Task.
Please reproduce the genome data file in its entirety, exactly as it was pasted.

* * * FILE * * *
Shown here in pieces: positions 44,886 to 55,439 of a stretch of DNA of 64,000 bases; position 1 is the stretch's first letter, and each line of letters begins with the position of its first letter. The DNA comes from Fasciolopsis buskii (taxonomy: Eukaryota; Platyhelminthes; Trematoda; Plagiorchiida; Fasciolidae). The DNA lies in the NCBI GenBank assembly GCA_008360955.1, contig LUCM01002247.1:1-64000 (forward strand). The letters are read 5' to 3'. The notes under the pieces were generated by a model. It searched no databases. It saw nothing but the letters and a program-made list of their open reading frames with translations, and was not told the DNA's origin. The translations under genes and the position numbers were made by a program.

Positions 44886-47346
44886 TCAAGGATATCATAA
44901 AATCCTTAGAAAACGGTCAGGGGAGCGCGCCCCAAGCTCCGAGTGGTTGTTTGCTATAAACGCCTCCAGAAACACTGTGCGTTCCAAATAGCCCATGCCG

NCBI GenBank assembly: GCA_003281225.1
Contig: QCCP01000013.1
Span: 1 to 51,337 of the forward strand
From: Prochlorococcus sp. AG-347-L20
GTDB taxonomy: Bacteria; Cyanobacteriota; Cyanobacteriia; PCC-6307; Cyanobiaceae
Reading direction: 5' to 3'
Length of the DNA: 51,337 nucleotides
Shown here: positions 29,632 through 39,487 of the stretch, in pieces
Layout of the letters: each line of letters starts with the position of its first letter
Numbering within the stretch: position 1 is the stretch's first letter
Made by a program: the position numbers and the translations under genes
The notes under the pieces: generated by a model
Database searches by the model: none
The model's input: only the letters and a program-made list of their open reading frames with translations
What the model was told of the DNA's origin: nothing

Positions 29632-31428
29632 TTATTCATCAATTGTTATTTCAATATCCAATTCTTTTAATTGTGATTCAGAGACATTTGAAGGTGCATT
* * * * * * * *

Shown here in pieces: positions 44,886 to 55,439 of a stretch of DNA of 64,000 bases; position 1 is the stretch's first letter, and each line of letters begins with the position of its first letter. The DNA comes from Fasciolopsis buskii (taxonomy: Eukaryota; Platyhelminthes; Trematoda; Plagiorchiida; Fasciolidae). The DNA lies in the NCBI GenBank assembly GCA_008360955.1, contig LUCM01002247.1:1-64000 (forward strand). The letters are read 5' to 3'. The notes under the pieces were generated by a model. It searched no databases. It saw nothing but the letters and a program-made list of their open reading frames with translations, and was not told the DNA's origin. The translations under genes and the position numbers were made by a program.

Positions 44886-47346
44886 TCAAGGATATCATAA
44901 AATCCTTAGAAAACGGTCAGGGGAGCGCGCCCCAAGCTCCGAGTGGTTGTTTGCTATAAACGCCTCCAGAAACACTGTGCGTTCCAAATAGCCCATGCCG

NCBI GenBank assembly: GCA_003281225.1
Contig: QCCP01000013.1
Span: 1 to 51,337 of the forward strand
From: Prochlorococcus sp. AG-347-L20
GTDB taxonomy: Bacteria; Cyanobacteriota; Cyanobacteriia; PCC-6307; Cyanobiaceae
Reading direction: 5' to 3'
Length of the DNA: 51,337 nucleotides
Shown here: positions 29,632 through 39,487 of the stretch, in pieces
Layout of the letters: each line of letters starts with the position of its first letter
Numbering within the stretch: position 1 is the stretch's first letter
Made by a program: the position numbers and the translations under genes
The notes under the pieces: generated by a model
Database searches by the model: none
The model's input: only the letters and a program-made list of their open reading frames with translations
What the model was told of the DNA's origin: nothing

Positions 29632-31428
29632 TTATTCATCAATTGTTATTTCAATATCCAATTCTTTTAATTGTGATTCAGAGACATTTGAAGGTGCATT